I grew up in a town of approximately 10,000 people before moving out at 18. Ever since I lived mostly in cities.
Right the moment I got off the ferry, Visby reminded me of the feeling of home I have not felt in those cities I have lived in since. I felt it even more once I started to walk through the streets.
There are cobblestones, little gardens, trees and parks, the quiet of a small town, disturbed only occasionally by cars going by through streets so narrow they are crawling more then driving.
I took a map that can be picked up at the Tourism Office in the middle of the city, which highlights all the World Heritage sites and puts them in an convenient numerical order, creating a nice cruise around the town ensuring travelers see everything they should.
I started in the southwest part of the town and walked outside the City Wall, surrounded by nature, peace and quiet.
I eventually crossed to the inside of wall, watching the precise line of the old and the new, where the medieval wall meets the today’s town.
I saw the old churches and ruins, sheep statues and adorable little stores, but what caught my eyes were hopscotches everywhere! As a child, I did not have the appreciation for old castles and ruins I have now, unless there was a kids program that allowed me to fight against bandits to win treasure box filled with candy. So even as an adult now, I appreciate the town acknowledging that families travel together, yet the little family members might need some sort of entertainment in order for parents to be able to explore.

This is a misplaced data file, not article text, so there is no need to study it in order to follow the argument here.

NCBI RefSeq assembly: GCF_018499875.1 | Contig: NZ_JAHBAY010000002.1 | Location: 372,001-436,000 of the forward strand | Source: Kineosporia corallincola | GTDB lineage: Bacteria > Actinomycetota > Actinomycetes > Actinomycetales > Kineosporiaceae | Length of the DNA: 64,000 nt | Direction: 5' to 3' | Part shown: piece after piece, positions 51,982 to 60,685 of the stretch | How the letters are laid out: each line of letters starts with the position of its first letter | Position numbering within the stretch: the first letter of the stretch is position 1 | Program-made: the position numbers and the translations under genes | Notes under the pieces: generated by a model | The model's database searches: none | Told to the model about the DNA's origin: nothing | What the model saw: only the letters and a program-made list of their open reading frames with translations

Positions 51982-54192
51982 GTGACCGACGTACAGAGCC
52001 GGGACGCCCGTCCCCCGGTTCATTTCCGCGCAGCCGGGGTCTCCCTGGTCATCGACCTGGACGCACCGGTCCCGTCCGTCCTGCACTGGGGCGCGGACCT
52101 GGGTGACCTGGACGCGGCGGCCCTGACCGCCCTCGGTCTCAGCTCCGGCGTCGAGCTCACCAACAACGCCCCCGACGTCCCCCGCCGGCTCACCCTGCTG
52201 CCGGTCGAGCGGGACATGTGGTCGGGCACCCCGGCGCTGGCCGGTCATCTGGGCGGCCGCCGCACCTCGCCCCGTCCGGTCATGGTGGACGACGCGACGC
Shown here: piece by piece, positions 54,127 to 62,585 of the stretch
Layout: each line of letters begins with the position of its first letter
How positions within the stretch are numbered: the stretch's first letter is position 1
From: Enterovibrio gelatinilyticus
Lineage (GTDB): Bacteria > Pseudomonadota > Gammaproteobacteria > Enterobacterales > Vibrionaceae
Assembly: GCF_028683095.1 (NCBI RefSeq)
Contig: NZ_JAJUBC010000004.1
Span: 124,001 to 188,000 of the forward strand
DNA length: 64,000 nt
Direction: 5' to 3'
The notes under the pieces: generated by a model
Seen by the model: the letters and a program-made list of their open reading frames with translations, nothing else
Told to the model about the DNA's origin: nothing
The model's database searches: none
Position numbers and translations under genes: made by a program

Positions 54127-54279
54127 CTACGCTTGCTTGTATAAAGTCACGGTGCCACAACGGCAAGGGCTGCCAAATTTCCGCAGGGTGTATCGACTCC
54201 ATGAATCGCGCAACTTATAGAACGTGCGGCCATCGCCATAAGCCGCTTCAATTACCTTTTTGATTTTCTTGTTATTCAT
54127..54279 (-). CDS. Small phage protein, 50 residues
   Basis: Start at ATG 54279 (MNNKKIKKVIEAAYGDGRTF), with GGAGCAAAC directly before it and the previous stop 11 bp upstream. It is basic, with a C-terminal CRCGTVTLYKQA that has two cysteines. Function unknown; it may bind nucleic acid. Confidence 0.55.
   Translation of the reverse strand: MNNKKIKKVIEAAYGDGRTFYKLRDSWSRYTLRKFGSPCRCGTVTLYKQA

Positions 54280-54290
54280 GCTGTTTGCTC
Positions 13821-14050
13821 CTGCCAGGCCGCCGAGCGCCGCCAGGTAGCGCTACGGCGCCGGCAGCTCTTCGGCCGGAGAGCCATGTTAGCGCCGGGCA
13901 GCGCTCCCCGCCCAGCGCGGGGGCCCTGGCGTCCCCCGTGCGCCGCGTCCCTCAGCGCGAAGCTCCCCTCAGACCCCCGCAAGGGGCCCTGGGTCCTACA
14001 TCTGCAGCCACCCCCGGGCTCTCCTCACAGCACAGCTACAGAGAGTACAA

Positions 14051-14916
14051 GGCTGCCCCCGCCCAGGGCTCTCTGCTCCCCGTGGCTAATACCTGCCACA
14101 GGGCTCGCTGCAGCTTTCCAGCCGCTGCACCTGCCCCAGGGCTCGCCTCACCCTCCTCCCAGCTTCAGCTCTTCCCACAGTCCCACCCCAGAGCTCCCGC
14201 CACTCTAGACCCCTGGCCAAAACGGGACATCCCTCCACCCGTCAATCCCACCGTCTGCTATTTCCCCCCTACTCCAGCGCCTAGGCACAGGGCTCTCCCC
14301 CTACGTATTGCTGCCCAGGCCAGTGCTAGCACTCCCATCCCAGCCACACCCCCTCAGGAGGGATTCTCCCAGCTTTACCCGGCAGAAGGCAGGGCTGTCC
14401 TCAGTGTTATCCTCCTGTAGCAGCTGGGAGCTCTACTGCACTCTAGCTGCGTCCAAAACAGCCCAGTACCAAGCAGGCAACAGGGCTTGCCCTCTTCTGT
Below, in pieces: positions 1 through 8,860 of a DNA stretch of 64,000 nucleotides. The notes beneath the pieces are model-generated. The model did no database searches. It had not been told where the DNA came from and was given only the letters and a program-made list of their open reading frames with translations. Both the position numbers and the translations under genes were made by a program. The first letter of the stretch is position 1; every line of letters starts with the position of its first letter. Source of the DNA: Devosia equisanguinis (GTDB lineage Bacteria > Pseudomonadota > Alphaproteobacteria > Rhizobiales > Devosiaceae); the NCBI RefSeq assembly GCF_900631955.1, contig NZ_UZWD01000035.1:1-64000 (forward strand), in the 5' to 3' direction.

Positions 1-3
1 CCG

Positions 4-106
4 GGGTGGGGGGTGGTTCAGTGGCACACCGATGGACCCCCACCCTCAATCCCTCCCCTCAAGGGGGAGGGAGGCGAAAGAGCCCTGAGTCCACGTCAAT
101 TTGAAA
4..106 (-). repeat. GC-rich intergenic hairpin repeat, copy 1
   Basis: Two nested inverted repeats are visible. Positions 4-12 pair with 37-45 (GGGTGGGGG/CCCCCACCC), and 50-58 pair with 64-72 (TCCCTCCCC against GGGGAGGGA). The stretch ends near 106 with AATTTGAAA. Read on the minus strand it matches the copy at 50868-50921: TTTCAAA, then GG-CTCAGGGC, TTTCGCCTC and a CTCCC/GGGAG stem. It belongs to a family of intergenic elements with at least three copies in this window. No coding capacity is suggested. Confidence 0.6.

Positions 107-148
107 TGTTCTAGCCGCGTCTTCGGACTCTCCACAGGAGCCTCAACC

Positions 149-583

I finished my day at the Gotland Museum, learning about the picture stones that cannot be found anywhere else in the world, the Viking history, the Danish invasion, the reconnection of Visby back to Sweden and what life was like throughout all that time.
Elene called Visby “the Manhattan of the medieval times.”
I can see it now.